CAPSULE REVIEWS OF "Edison & Leo", "Passchendaele"
Edison and Leo (2008) dir. Neil Burns
Starring: Powers Boothe, Jay Brazeau, Gregory Smith, Carly Pope
RATING (out of ****) ***1/2
By Greg Klymkiw
This whacked-out animated feature swells rapturously with the unbridled lunacy and piss-in-the-pants humour of George Toles's screenplay, which also has healthy dollops of real heart. The very Grim(m) fairy tale is as darkly outrageous, deliciously bawdy as it is genuinely moving in an inspired tale of mad scientist Edison and his intense (to put it mildly) relationship with his son. The movie is replete with clever movie and literary references for groovy eggheads and hipsters, but never do they overwhelm the core of this bittersweet father-son tale which will appeal to pretty much anyone who loves the best work of Tim Burton.
Neil Burns's expressive visual flourishes and a great cast - all in fine voice, especially the wonderful Powers Boothe - remind us once again of just how great Canadian animation can be. Every so often, one is taken with the (Guy) Maddinesque quality of many of the situations and dialogue (Toles writes almost everything Maddin directs), but by the end of this lovely overlooked gem, it becomes apparent just how Tolesian Maddin's work could be regarded.
At 79 minutes, Edison and Leo is a perfect length. In fact, I left the theatre wishing it were longer.
A BIG MOVIE (BY CANUCK STANDARDS) WITH A TINY BRAINPasschendaele (2008) dir. Paul Gross
Starring: Paul Gross, Caroline Dhavernas
RATING (out of ****) *
By Greg Klymkiw
How anyone could suggest with a straight face that Passchendaele is any good at all, renders me agog. I probably had no right to even comment on the movie fully when I staggered out after the first miserable hour at its World Premiere in 2008, but rest assured, I eventually suffered through the entire sewage bath when it opened theatrically to confirm my initial feelings. The full dosage of Paul Gross's directorial followup to his risible Men With Brooms forced me to nail my feet to the floor. I have the scars to prove it. This $20,000,000.00 war film (a bit of an oxymoron in this day and age, anyway - even before going in you know you're in for some bargain basement carnage) is one of the most embarrassing, poorly written, miserably directed excuses for something purporting to be a motion picture that I have ever had the utter displeasure to waste precious hours of my life on. The Dollar-rama Saving Private Ryan opening had a few visceral shocks to be sure (thanks, no doubt to a decent second unit), but once the stiff-jawed leading man (Gross, 'natch) settled his sorry shell-shocked ass back on the homefront, I pretty much had to nail my kneecaps to the seat to stay for entirety of this jaw-droppingly wretched picture.
The paper thin characters/caricatures all deliver mind-numbingly awful dialogue as the contrived story plods interminably along its dreary way - treading heavily into the territory of melodrama of the worst sort. Don't get me wrong - I love war pictures and I especially love war pictures that have both melodrama and sentimentality. That said, there is good melodrama and bad melodrama and there is sentimentality that resonates with the emotional heartache that someone like John Ford was able to master with his eyes sewn shut. Alas, Paul Gross is most certainly not John Ford - Garry Marshall with a severe migraine, perhaps, but not much more than that. Gross directs with the grace of a faulty jackhammer that keeps missing its mark. Perhaps he might have made a good picture if he'd produced and starred in it and let a real writer and director do their respective jobs. Gross is definitely a good actor and the camera loves him, but in this movie he lopes about like some pretty boy Gary Cooper, uttering dialogue that not even Ed Wood would have been capable of writing. In fact, let it be said now that as a writer, Ed Wood was pretty much Clifford Odets compared to Gross. The movie, for all its utter stupidity, reached some kind of nadir when Gross chose to crosscut between graphic descriptions of what shrapnel can do to the human body whilst a loving couple bang each other with youthful abandon. Spielberg did a similar thing in Munich. I applauded Spielberg for the audacity, but couldn't really forgive the stupidity - especially since he had his lead character boinking wifey whilst having flashbacks to violent killings he was not even present to have experienced. I was convinced nobody could have topped such idiocy, but Paul Gross managed to do it. Alas, bereft of Spielberg's panache, which made Munich barely watchable, Gross has little to offer as a director save for complete incompetence. That said, though, I kept wishing Gross had managed to even rise to the level of M.O.W. competence with his direction as I am not fond of the taste of bile. Alas, my wishes fell on deaf ears. Between those deaf ears, however, I assume plenty of air (mostly fetid) reside in the general vicinity.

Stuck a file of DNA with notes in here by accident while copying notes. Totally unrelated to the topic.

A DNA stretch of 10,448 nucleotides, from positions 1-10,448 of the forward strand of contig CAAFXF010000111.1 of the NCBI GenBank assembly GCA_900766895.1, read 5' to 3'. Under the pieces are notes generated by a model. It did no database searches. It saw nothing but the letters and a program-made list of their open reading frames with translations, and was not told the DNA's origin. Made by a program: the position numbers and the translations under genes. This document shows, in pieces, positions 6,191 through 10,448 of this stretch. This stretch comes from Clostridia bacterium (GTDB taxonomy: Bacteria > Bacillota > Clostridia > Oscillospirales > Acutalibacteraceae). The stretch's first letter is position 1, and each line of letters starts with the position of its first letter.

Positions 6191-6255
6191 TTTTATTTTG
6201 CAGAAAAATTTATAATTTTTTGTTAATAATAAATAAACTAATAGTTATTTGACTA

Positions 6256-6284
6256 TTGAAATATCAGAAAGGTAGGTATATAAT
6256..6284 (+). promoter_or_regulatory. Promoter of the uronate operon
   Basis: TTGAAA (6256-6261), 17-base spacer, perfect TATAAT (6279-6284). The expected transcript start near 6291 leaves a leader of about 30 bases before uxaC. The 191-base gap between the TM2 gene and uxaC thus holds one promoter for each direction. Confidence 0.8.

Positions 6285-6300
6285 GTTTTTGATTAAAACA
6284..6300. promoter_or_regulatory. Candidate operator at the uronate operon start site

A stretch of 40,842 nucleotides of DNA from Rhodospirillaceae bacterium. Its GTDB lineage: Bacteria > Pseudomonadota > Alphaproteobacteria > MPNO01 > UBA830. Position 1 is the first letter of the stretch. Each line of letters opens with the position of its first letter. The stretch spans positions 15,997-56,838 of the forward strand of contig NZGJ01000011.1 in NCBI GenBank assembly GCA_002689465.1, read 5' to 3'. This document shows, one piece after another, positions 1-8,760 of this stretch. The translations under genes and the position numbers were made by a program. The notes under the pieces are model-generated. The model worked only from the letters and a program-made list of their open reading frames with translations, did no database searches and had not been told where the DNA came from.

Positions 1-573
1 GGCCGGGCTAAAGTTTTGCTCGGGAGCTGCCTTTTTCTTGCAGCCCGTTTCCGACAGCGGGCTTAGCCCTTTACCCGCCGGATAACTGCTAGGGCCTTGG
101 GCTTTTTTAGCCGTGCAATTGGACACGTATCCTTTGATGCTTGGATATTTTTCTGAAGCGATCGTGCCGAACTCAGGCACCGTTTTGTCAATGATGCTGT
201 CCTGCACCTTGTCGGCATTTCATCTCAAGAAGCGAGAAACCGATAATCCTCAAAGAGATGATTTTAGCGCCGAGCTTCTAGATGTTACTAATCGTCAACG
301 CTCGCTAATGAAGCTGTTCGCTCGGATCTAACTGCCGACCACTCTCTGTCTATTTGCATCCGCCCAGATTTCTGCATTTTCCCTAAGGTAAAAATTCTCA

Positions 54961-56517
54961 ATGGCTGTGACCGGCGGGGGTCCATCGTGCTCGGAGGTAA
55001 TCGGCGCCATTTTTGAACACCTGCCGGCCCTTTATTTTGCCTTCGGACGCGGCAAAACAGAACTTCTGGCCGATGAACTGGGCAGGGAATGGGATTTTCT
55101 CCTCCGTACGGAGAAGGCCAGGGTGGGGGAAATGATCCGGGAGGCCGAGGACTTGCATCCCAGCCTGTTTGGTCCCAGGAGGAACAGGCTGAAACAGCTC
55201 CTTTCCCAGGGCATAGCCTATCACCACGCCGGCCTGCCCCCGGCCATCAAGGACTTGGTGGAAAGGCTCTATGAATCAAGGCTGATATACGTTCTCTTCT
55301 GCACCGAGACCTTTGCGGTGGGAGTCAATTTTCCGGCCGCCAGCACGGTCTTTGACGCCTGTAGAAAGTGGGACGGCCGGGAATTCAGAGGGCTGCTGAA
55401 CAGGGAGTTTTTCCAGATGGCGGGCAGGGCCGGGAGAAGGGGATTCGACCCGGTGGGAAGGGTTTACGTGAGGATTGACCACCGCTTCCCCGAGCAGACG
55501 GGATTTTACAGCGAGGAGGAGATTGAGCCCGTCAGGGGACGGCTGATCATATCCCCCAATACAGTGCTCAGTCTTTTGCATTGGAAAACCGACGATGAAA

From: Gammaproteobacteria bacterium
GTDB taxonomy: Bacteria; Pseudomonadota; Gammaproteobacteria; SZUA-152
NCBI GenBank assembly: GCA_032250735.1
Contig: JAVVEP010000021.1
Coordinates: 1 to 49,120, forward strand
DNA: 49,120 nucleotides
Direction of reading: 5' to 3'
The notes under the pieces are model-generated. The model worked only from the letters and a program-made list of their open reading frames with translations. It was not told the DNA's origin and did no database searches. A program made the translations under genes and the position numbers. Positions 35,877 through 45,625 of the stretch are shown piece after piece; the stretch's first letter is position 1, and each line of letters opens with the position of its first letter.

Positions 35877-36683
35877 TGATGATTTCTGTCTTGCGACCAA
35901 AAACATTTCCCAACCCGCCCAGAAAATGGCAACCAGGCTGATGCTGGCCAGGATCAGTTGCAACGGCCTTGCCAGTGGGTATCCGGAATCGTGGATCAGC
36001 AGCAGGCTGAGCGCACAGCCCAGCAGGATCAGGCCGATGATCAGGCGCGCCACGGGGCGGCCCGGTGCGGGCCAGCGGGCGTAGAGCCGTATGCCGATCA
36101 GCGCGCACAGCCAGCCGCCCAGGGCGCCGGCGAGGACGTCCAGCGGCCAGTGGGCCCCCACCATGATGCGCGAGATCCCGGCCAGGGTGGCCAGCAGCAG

Burn After Reading (**) Watchable Coen Brothers nonsense with its oh-so groovy post-modernist shtick blending eye-rolling yucks, almost predictable twist and turns (their style is down so pat, that nothing ever really surprises you) and unpredictable and annoyingly groovy brutality. Good performances, though - especially from John Malkovich who hasn't been quite this good in some time. His performance, exploding with truly inspired lunacy, feels far less contrived that the Coens' trademark in-their-sleep approach. - Greg Klymkiw
RocknRolla (***) How much one likes this picture probably depends upon how much one enjoys Guy Ritchie's fancy pants laugh-riot crime pictures. It's up there with Lock Stock and Snatch - maybe even better than both of them combined. In any event, the picture made me laugh quite a bit and I had a hard time NOT keeping my eyes glued to the screen. Good, brutish, nasty, pulpy fun. - Greg Klymkiw